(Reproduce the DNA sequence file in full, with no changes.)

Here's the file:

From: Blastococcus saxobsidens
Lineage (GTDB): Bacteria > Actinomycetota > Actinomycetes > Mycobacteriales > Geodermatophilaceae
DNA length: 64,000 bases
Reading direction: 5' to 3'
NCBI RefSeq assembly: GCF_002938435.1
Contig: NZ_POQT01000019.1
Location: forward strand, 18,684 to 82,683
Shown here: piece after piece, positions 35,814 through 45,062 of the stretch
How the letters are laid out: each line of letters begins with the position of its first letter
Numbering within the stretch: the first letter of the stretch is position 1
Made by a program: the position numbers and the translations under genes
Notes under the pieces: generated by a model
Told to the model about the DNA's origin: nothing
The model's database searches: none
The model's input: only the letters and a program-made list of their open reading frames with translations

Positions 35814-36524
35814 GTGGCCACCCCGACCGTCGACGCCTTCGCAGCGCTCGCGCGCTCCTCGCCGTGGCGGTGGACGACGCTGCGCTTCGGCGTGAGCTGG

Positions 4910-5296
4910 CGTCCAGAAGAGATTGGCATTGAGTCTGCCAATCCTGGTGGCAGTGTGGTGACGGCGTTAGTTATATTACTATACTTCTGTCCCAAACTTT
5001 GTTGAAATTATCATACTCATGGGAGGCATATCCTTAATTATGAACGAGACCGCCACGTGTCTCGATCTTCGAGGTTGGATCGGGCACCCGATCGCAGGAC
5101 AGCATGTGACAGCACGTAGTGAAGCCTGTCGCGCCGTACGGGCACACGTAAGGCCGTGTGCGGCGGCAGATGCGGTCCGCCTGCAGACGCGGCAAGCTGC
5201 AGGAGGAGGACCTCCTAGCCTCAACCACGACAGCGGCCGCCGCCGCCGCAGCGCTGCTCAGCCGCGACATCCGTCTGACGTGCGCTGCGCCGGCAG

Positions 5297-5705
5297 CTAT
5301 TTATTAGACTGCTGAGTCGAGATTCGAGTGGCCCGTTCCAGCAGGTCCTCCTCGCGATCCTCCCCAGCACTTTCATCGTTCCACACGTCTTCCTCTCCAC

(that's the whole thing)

From: Blastococcus saxobsidens
Lineage (GTDB): Bacteria > Actinomycetota > Actinomycetes > Mycobacteriales > Geodermatophilaceae
DNA length: 64,000 bases
Reading direction: 5' to 3'
NCBI RefSeq assembly: GCF_002938435.1
Contig: NZ_POQT01000019.1
Location: forward strand, 18,684 to 82,683
Shown here: piece after piece, positions 35,814 through 45,062 of the stretch
How the letters are laid out: each line of letters begins with the position of its first letter
Numbering within the stretch: the first letter of the stretch is position 1
Made by a program: the position numbers and the translations under genes
Notes under the pieces: generated by a model
Told to the model about the DNA's origin: nothing
The model's database searches: none
The model's input: only the letters and a program-made list of their open reading frames with translations

Positions 35814-36524
35814 GTGGCCACCCCGACCGTCGACGCCTTCGCAGCGCTCGCGCGCTCCTCGCCGTGGCGGTGGACGACGCTGCGCTTCGGCGTGAGCTGG

Positions 4910-5296
4910 CGTCCAGAAGAGATTGGCATTGAGTCTGCCAATCCTGGTGGCAGTGTGGTGACGGCGTTAGTTATATTACTATACTTCTGTCCCAAACTTT
5001 GTTGAAATTATCATACTCATGGGAGGCATATCCTTAATTATGAACGAGACCGCCACGTGTCTCGATCTTCGAGGTTGGATCGGGCACCCGATCGCAGGAC
5101 AGCATGTGACAGCACGTAGTGAAGCCTGTCGCGCCGTACGGGCACACGTAAGGCCGTGTGCGGCGGCAGATGCGGTCCGCCTGCAGACGCGGCAAGCTGC
5201 AGGAGGAGGACCTCCTAGCCTCAACCACGACAGCGGCCGCCGCCGCCGCAGCGCTGCTCAGCCGCGACATCCGTCTGACGTGCGCTGCGCCGGCAG

Positions 5297-5705
5297 CTAT
5301 TTATTAGACTGCTGAGTCGAGATTCGAGTGGCCCGTTCCAGCAGGTCCTCCTCGCGATCCTCCCCAGCACTTTCATCGTTCCACACGTCTTCCTCTCCAC